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98 DISEASES OF THE COLON & RECTUM VOLUME 57: 1 (2014)
BACKGROUND: Colon resections are associated with
substantial risk fo...
DISEASES OF THE COLON & RECTUM VOLUME 57: 1 (2014) 99
may also be subject to reduced reimbursement. Hospitals
with higher-...
KERWEL ET AL: RISK FACTORS FOR POSTOPERATIVE READMISSION100
known bleeding disorder (including congenital clotting
disorde...
DISEASES OF THE COLON & RECTUM VOLUME 57: 1 (2014) 101
vs 3.1%; p < 0.0001), 5) septic shock (4.8% vs 1.0%; p
< 0.0001), 6...
KERWEL ET AL: RISK FACTORS FOR POSTOPERATIVE READMISSION102
readmissions are indeed a problem. Although the 30-day
mortali...
DISEASES OF THE COLON & RECTUM VOLUME 57: 1 (2014) 103
demonstrating the superiority of ERPs over the conven-
tional posto...
KERWEL ET AL: RISK FACTORS FOR POSTOPERATIVE READMISSION104
10. Fink AS, Campbell DA Jr, Mentzer RM Jr, et al. The Nationa...
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Risk factors for readmission after elective colectomy postoperative complications are more important than patient and operative factors

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Transcript of "Risk factors for readmission after elective colectomy postoperative complications are more important than patient and operative factors"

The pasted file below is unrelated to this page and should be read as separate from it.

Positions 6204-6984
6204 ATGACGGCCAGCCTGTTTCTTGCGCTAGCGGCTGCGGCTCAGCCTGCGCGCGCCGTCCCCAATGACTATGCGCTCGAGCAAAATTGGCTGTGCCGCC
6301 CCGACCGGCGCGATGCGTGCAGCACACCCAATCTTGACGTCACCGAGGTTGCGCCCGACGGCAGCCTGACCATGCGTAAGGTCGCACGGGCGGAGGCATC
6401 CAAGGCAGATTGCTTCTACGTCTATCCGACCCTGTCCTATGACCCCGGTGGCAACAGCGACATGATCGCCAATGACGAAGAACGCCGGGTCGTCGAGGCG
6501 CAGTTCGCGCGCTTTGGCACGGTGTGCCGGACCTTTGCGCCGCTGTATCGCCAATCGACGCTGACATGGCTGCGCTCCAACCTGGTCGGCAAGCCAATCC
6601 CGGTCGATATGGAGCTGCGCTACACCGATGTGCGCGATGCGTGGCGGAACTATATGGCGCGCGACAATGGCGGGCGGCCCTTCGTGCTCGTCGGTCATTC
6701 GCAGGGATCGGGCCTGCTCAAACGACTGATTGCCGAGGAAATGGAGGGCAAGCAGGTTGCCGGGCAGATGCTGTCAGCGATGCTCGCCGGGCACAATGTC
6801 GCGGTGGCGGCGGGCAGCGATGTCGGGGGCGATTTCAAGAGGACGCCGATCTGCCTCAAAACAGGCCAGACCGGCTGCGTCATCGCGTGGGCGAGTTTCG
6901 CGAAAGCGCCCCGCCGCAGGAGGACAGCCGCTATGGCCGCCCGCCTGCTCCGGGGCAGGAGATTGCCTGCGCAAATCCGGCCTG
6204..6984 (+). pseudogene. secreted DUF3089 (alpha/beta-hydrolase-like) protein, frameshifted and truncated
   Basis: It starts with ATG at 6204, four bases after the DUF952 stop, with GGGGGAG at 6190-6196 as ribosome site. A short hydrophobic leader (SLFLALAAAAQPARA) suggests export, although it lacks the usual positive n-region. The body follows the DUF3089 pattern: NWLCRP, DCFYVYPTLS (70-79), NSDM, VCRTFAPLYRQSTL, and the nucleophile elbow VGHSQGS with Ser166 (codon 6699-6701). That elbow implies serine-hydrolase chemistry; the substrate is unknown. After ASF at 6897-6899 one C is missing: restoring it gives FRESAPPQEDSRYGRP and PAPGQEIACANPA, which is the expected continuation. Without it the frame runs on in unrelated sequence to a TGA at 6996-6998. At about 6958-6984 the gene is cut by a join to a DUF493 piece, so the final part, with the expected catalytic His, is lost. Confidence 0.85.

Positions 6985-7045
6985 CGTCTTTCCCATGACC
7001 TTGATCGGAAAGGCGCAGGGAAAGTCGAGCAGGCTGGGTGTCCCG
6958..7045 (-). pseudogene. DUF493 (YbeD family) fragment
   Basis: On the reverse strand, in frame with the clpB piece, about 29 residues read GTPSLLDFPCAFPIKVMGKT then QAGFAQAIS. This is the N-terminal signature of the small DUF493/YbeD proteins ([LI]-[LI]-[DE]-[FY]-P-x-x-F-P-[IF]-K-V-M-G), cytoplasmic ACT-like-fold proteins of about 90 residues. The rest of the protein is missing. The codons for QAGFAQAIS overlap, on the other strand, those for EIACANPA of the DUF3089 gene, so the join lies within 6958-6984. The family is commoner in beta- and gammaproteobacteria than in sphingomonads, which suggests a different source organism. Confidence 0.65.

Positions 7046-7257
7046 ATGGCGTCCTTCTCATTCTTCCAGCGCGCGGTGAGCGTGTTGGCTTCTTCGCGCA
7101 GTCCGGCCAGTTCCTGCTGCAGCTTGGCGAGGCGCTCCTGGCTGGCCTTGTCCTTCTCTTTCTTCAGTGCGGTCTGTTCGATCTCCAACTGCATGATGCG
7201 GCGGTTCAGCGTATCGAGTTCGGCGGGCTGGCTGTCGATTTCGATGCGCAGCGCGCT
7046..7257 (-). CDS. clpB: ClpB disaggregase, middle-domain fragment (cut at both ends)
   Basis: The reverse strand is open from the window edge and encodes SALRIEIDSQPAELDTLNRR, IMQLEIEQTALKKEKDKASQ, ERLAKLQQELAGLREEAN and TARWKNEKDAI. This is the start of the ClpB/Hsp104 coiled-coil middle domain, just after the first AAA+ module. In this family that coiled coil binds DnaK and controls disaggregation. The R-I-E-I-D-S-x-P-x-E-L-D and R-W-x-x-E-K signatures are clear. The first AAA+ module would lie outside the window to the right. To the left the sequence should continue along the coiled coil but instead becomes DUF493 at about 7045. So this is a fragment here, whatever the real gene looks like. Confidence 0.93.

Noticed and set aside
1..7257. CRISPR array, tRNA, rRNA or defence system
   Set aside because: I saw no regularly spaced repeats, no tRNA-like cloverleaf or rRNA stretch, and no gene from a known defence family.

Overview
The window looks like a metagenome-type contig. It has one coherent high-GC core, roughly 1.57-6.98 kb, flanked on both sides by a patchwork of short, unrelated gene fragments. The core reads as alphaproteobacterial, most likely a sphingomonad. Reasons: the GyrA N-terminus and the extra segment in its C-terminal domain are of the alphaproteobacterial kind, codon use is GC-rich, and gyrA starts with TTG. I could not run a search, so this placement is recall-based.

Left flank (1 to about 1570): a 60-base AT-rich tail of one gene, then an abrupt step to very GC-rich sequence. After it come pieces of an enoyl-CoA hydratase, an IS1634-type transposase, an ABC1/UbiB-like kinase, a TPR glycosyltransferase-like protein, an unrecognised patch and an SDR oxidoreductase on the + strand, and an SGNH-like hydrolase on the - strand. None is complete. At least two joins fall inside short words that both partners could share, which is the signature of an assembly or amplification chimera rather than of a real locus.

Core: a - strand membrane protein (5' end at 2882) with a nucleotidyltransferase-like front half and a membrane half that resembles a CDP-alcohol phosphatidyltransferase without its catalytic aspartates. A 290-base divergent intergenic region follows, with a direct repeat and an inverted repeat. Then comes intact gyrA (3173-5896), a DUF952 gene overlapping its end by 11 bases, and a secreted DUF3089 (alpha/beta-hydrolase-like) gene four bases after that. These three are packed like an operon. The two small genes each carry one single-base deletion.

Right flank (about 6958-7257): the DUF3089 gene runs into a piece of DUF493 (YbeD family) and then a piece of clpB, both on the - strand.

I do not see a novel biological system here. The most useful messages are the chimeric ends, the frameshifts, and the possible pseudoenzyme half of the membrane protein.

1. 1. 98 DISEASES OF THE COLON & RECTUM VOLUME 57: 1 (2014) BACKGROUND: Colon resections are associated with substantial risk for morbidity and readmissions, and these have become markers for quality of care. OBJECTIVE: The purpose of this study was to determine risk factors for readmissions after elective colectomies to improve patient care and better understand the complex issues associated with readmissions. DESIGN: This was an analysis of the prospective, statewide, multicenter Michigan Surgical Quality Collaborative database. SETTINGS: The analysis was conducted at academic and community medical centers in the state of Michigan. PATIENTS: Elective laparoscopic and open ileocolic and segmental colectomies from 2008 through 2010 were included. MAIN OUTCOME MEASURES: Univariate analysis and a multivariate logistic regression model were used to determine influence of patient characteristics, operative factors, and postoperative complications on the incidence of 30-day postoperative readmission. RESULTS: The readmission rate among 4013 cases was 7.3% (N = 293). On the basis of multivariate logistic regression, the top 3 significant risk factors associated with readmission were stroke (OR, 10.0 [95% CI, 2.70–37.0]; p = 0.001), venous thromboembolism (OR, 6.5 [95% CI, 3.7–11.3]; p < 0.0001), and organ-space surgical site infection (OR, 5.6 [95% CI, 3.4–9.4]; p < 0.0001). Important factors that contributed to readmission risk but were not found to be independent predictors of readmission included diabetes mellitus, preoperative steroids, smoking, cardiac comorbidities, age >80 years, anastomotic leaks, fascial dehiscence, sepsis, pneumonia, unplanned intubation, and length of stay. LIMITATIONS: The Michigan Surgical Quality Collaborative is a large database, and true causal relations are difficult to determine; reason for readmission is not recorded in the database. CONCLUSIONS: Postoperative complications account for the majority of risk factors behind readmissions after elective colectomy, whereas preoperative risk factors have less direct influence. Current strategies addressing readmission rates should focus on reducing preventable complications. KEY WORDS: Colon resection; Complications; Postoperative readmissions, Risk factors. C olectomies are frequently performed procedures with a high risk for complications and readmis- sions.1–4 Unplanned readmissions after colon and rectal operations can have serious consequences for pa- tients4 and have a significant economic impact for health- care providers. More recently, readmissions have gained widespread interest among insurance companies, media, and politicians as a quality indicator for medical and sur- gical outcomes. With the introduction of the Hospital Readmission Reduction Program by the Centers for Medi- care & Medicaid Services in 2012, 30-day readmissions Risk Factors for Readmission After Elective Colectomy: Postoperative Complications Are More Important Than Patient and Operative Factors Therese G. Kerwel, M.D.1 2 1 Samantha K. Hendren, M.D.3 2 1 1 Division of Colon and Rectal Surgery, Spectrum Health, Grand Rapids, Michigan 2 Department of Surgery, St. Joseph Mercy Health System, Ann Arbor, Michigan 3 Department of Surgery, University of Michigan, Ann Arbor, Michigan Dis Colon Rectum 2014; 57: 98–104 DOI: 10.1097/DCR.0000000000000007 © The ASCRS 2013 Financial Disclosure: None reported. Podium presentation at the meeting of The American Society of Colon and Rectal Surgeons, Phoenix, AZ, April 27 to May 1, 2013. Correspondence: Therese G. Kerwel, M.D., 25 Michigan St NE, Suite 2200, Grand Rapids, MI 49503. E-mail: theresegannon@hotmail.com ORIGINAL CONTRIBUTION